Instead of opposing the Accord and risking harm to workers and the country’s economy, the industry’s association should actively support the extension of the Accord. They should also encourage members to take the Better Buying survey and answer the questions accurately and in detail. By doing so, they would help create credible information for investors. Generating more information is key to pushing back against brands being unfair business partners.
It’s a small but crucial step in a series of measures that brands should take to walk the talk. Poor purchasing practices can and should be fixed, but that can happen only if the court allows the Accord to stay. Otherwise brands may well flee Bangladesh because the risks are too high. Then factories, workers, and the brands themselves would all lose.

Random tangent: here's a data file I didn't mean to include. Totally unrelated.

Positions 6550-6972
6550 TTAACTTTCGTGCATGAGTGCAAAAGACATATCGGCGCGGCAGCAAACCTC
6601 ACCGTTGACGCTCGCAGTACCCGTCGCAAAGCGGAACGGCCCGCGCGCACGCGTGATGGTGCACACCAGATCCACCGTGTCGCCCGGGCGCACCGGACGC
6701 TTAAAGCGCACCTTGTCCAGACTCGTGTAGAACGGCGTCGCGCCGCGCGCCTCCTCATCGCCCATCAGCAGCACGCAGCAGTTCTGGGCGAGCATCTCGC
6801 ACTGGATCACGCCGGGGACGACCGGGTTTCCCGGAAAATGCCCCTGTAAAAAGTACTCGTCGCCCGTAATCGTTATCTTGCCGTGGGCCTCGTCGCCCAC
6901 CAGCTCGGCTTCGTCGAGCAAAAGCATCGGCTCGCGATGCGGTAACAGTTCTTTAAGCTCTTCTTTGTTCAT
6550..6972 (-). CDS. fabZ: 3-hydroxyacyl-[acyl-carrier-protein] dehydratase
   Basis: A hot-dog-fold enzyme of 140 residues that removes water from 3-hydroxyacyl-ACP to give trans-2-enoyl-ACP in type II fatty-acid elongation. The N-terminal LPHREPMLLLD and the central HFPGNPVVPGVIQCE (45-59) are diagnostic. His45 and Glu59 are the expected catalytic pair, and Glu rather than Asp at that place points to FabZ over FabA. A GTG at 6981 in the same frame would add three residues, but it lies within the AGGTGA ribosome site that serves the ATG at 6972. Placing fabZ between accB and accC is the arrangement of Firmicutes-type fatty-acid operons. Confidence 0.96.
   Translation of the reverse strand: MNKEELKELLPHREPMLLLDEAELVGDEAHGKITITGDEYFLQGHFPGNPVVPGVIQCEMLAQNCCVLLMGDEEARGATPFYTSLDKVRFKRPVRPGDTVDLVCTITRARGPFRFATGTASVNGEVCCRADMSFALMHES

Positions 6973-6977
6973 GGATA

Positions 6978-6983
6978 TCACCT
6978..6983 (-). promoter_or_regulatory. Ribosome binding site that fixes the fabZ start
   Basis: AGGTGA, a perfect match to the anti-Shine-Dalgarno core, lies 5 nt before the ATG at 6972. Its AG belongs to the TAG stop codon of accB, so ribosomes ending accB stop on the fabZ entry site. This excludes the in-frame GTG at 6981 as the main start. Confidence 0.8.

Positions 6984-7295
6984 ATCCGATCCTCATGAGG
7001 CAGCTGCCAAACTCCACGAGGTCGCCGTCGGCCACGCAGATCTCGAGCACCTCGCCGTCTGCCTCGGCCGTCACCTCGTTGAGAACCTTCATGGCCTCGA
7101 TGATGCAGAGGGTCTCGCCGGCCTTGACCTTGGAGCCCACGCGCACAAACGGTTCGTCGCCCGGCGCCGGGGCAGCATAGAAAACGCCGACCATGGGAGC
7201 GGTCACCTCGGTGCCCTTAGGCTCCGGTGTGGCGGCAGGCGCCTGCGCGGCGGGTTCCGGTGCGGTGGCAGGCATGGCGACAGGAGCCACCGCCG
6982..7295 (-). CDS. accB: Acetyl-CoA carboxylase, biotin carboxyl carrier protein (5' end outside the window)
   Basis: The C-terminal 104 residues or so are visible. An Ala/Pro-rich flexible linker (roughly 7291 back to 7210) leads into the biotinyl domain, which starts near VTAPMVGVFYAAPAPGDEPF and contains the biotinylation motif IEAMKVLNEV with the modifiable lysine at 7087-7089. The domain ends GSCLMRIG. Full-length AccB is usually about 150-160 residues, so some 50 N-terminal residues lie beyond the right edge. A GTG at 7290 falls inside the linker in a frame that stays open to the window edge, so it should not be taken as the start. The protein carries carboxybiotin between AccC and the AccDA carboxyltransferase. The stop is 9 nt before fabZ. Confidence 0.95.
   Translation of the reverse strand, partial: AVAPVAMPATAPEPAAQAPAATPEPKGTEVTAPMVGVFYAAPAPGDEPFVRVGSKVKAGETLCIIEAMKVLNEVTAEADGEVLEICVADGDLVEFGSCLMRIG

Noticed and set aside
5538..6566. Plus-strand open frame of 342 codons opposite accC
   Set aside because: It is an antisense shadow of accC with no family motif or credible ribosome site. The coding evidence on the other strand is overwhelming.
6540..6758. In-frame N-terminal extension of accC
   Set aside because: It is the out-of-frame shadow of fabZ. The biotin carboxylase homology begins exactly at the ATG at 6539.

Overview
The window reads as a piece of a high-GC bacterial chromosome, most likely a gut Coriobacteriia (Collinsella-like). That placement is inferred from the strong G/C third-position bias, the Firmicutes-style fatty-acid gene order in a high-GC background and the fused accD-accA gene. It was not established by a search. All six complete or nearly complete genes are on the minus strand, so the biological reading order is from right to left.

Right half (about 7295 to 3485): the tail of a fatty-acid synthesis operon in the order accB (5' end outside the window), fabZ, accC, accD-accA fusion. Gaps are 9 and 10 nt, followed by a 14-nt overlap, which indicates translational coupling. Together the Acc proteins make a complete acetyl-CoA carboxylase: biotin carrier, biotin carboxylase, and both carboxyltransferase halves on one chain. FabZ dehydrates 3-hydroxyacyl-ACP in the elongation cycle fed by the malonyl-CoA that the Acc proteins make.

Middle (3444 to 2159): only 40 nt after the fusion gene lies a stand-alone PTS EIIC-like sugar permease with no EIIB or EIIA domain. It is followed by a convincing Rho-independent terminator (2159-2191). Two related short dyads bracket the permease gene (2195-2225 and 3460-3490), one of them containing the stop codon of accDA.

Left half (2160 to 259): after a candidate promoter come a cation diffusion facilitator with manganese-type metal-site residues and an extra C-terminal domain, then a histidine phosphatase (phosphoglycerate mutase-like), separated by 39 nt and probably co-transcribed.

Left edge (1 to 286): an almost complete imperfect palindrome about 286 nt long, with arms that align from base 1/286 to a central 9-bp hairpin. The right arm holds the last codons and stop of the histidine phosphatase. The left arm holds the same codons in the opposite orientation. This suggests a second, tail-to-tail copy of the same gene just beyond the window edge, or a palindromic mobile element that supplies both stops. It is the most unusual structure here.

About the author: Aruna Kashyap is a lawyer who works as a senior counsel for the women’s rights division of Human Rights Watch. Her work focuses on women’s labour and economic rights and violence against women. She has also researched and litigated in India with a leading legal aid non-profit, India Center for Human Rights and Law, where she worked on juvenile justice, sexual abuse, and children’s rights to education and food.